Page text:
North Carolina Shark Attacks May Be Tied To Fishing, Experts Say

Authorities are grappling with an unusual spate of shark attacks along the North Carolina coast, and some experts have begun to wonder whether the incidents could be connected to fishing in local waters.

At least six attacks have transpired in recent weeks along the North Carolina coast, a dramatic increase in shark activity that has largely caught beachgoers off guard. Earlier this month, a 12-year-old girl and a 16-year-old boy were attacked in separate incidents that took place just a mile apart, within two hours of each other. Such closely connected shark attacks are incredibly rare, as the Inquisitr previously reported.

This week, two attacks took place over the course of two days along the Outer Banks. The victim in the second attack, a 17-year-old boy, is considered to be in serious condition following his run-in with a shark, which represents an upgrade. He was considered to be in critical condition when he arrived at a hospital following the attack.

Now some experts assert that shark fishing might be tied to the increase in shark incidents reported over this month. As ABC News points out, shark fishing is allowed along the beaches and piers of North Carolina, even though many other locales along the East Coast have banned the practice. Shark fishing usually involves a fair amount of bait and chum meant to lure the predators, and according to some researchers, the attractants appear to be doing their job well.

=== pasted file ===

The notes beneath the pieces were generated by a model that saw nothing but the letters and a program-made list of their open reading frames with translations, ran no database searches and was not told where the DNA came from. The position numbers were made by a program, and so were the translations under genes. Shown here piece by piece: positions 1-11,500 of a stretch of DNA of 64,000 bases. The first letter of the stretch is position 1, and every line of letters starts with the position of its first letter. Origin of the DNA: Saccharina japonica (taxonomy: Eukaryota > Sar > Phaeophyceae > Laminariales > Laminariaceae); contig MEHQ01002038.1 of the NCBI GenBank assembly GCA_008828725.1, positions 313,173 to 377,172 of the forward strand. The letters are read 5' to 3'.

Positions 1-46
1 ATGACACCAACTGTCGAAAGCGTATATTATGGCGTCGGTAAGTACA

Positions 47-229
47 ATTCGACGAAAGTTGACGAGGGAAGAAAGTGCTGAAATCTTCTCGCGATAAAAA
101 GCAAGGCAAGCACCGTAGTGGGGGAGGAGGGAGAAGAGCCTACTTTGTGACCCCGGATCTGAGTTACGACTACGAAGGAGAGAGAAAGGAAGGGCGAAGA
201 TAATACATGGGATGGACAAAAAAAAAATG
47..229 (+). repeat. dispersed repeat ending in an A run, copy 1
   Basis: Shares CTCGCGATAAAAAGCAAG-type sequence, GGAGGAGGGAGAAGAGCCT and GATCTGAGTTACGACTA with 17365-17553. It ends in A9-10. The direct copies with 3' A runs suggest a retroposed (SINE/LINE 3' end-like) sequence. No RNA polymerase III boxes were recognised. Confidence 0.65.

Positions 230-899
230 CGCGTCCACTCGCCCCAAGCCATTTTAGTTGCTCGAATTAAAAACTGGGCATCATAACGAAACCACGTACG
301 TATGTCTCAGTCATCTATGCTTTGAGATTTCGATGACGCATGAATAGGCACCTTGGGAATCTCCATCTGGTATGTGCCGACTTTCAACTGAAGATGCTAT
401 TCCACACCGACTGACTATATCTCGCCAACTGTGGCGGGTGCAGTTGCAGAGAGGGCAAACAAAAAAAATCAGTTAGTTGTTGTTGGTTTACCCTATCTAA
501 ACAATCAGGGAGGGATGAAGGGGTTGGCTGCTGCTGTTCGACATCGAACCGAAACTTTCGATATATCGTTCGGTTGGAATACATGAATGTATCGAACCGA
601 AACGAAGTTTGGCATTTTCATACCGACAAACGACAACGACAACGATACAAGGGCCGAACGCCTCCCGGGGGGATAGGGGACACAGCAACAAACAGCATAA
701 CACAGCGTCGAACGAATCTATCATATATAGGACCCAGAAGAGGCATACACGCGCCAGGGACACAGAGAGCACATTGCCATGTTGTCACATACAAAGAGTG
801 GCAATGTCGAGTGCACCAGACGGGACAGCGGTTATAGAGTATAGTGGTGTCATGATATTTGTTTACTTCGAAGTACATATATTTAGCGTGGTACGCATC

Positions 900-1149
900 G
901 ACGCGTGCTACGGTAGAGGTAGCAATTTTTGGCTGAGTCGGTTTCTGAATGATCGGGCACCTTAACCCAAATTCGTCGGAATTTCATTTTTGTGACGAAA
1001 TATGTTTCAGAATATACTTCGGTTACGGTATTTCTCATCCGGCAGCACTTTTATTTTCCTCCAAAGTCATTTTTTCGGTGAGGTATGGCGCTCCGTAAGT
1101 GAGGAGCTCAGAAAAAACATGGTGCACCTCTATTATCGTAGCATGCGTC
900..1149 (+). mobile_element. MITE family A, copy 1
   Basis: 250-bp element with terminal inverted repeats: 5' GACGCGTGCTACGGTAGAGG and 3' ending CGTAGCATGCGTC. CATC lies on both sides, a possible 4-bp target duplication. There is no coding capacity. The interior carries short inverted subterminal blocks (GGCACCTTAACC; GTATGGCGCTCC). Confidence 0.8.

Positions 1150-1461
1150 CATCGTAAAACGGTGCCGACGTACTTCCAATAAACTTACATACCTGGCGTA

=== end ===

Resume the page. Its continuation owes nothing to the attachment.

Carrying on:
“If we fed bears right in Yellowstone, people would be screaming,” said Marie Levine, executive director of the Shark Research Institute.

The idea that shark fishing could be to blame for recent incidents has met with some detractors, however. Louis Daniel, director of the North Carolina Division of Marine Fisheries, noted that he doesn’t believe shark fishing is responsible. Rather, he asserts that shark populations have grown since commercial fishing for the species has been banned.

Growing human populations and an increased tendency for water-based recreation may also be to blame for shark incidents, as National Geographic points out. The animals are no strangers to the East Coast, and although weather conditions have allowed them to move into the region sooner than usual this year, the incidents may be simply due to an increased chance of interaction between swimmers and sharks.

While recent events have generated no shortage of headlines, beachgoers should still feel safe when entering the ocean. From 2005 to 2014, just 25 shark attacks took place in North Carolina, meaning the odds remain decidedly against most people ever experiencing such an event.

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